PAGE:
Okazaki Fragments - Uses in Technology - Engineering Concepts Associated With Okazaki Fragments

Engineering Concepts Associated With Okazaki Fragments

Due to the importance and purpose of Okazaki fragments in DNA replication, bioengineers are using these pieces of DNA in their research. One study, published in Science on March 17, 2000, stated that the specific start and stop locations of bidirectional DNA synthesis at a human gene called Lamin B2 were discovered using DNA base exploration and information about Okazaki fragment synthesis. Based on the relative position of Okazaki fragments to the replication fork during lagging stand synthesis as well as the average length of Okazaki fragments during replication, the scientists were able to pinpoint nucleotide 3933 as the start of bidirectional synthesis. The information was, “deriving from the linking to the initiated ori of four subsequent Okazaki fragments having lengths of 143, 144, 65, and 80 nucleotides from the first to the fourth, respectively”.

Another study investigated the formation of Okazaki fragments in wild-type bacteria cells. In strains of Escherichia coli, a mutation in the sof locus, a specific location of a gene on a chromosome, resulted in hyper recombination and short DNA strands. Scientists say that the mutated gene is defective, affecting an enzyme called deoxyuridinetriphosphate diphosphohydrolase (or dUTPase), which can no longer catalyze the hydrolysis of dUTP. This mutation also decreases the amount of dUTPase in the organism, somehow increasing the amount of uracil that is being incorporated into the DNA. Because uracil is not one of the four nucleotides associated with DNA (replaced by Thymine), it must be removed as an error by the excision-repair process and replaced. Rapid removal of uracil because of increased incorporation into DNA can lead to the accumulation of short DNA fragments, which may also lead to the creation of Okazaki fragments. Learning how Okazaki fragments originate in bacteria such as E. coli allows scientists and engineers to better understand the process of DNA replication and the effects of pinpoint mutations.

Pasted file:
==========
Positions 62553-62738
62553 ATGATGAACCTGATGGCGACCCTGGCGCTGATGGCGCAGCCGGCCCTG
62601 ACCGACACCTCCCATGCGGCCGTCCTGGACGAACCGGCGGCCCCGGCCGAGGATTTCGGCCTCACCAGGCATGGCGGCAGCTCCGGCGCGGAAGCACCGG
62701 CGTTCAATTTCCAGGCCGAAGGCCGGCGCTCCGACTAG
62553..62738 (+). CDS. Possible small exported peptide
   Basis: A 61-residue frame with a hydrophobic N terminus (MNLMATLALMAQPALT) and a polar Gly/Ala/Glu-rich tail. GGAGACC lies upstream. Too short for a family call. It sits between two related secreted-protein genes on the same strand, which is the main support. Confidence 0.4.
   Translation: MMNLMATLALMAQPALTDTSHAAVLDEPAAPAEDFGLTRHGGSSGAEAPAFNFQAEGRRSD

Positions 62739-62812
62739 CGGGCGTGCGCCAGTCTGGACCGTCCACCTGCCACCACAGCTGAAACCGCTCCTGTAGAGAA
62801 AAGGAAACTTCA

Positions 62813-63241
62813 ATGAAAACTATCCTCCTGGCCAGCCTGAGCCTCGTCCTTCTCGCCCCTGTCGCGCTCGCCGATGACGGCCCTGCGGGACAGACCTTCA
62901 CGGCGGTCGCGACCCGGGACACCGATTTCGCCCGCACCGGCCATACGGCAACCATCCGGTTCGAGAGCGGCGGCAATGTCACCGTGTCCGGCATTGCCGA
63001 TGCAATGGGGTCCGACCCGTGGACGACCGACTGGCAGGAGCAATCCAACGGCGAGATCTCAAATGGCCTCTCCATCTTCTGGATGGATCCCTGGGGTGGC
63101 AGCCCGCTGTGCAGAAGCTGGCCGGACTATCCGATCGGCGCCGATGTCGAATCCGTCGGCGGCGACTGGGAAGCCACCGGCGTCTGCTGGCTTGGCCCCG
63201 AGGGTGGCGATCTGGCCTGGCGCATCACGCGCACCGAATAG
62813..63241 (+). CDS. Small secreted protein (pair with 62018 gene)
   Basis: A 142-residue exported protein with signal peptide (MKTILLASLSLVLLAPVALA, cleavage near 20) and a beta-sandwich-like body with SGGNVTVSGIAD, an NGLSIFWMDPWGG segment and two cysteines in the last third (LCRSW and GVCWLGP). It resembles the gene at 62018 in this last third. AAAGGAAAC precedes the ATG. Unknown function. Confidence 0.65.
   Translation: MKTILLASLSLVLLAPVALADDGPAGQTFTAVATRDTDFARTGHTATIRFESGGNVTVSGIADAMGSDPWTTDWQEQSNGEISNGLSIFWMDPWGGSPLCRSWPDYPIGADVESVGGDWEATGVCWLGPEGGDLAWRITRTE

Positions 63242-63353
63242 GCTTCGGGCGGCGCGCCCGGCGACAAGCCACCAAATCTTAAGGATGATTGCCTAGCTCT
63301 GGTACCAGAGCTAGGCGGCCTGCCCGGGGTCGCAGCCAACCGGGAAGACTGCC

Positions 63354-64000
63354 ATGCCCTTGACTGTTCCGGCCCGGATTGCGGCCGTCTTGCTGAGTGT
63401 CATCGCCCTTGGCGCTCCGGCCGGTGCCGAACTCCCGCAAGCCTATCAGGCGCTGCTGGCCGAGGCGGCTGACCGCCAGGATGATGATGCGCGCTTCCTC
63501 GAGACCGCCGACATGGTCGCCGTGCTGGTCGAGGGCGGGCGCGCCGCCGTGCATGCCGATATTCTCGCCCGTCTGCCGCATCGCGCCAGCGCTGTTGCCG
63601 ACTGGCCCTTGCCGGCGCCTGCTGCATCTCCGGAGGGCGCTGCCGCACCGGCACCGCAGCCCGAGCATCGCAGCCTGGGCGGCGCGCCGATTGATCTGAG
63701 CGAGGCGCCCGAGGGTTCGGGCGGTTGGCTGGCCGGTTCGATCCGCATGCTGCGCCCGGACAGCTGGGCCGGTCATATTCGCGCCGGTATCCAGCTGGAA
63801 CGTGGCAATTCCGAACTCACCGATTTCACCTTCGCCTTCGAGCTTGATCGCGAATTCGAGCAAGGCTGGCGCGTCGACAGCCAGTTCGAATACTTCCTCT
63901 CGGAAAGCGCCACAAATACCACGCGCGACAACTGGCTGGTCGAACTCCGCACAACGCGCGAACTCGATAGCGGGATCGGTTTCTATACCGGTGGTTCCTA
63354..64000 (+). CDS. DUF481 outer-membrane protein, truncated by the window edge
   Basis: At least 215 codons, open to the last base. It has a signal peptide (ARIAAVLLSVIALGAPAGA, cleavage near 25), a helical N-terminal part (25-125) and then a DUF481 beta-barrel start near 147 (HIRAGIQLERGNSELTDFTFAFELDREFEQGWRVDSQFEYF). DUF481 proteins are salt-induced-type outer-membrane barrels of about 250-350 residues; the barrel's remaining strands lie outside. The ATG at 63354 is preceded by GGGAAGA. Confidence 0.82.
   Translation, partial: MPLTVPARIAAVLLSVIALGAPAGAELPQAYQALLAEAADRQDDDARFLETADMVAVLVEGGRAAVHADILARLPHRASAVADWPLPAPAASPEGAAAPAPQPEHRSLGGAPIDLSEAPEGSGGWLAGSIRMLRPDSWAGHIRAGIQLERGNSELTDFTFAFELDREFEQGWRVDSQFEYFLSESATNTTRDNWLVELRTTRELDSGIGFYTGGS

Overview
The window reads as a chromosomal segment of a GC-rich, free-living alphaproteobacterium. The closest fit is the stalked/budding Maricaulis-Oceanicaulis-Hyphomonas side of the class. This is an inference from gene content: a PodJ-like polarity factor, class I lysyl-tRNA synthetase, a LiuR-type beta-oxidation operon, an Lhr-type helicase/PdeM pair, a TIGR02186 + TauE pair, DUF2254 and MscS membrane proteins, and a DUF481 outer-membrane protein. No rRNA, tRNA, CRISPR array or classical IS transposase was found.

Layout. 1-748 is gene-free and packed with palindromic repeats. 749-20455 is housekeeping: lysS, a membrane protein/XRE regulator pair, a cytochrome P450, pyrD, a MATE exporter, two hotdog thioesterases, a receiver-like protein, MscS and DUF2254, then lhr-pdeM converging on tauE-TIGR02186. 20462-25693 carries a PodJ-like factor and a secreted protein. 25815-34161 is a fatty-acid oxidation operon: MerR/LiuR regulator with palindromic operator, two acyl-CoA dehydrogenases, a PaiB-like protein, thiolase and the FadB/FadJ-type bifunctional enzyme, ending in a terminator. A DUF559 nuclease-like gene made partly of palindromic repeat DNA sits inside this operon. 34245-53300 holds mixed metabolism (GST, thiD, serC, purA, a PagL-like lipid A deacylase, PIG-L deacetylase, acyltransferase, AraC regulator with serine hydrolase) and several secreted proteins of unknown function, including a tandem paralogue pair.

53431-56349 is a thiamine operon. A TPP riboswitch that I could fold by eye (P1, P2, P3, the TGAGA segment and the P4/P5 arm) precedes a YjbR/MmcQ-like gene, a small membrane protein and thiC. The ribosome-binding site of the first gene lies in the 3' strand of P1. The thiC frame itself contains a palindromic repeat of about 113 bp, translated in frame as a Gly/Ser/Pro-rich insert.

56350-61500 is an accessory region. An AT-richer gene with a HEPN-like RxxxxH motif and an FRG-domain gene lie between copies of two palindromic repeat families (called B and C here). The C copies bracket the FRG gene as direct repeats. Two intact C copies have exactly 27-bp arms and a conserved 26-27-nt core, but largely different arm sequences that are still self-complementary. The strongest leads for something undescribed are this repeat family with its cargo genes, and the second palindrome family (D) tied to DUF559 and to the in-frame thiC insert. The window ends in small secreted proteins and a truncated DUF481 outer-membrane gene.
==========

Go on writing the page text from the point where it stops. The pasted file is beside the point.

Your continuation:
Although many mutations associated with Okazaki fragments can result in cancer, studies have shown that the alteration of Okazaki fragments in nucleoside analogues such as cytarabine can lead to anti-cancer activities. For instance, cytarabine is an anti-leukemic agent that inhibits the replication of lagging stand DNA. When this agent was substituted for deoxycytidine during the replication of the SV-40 viral genome, the bending of the DNA duplex region (DDR), and the RNA-DNA hybrid duplex region (HDR) increased from 22 degrees to 41 degrees. This increased helical bending of Okazaki fragments may contribute to cytarabine's ability to inhibit the replication of lagging strand DNA and have anti-cancer properties.

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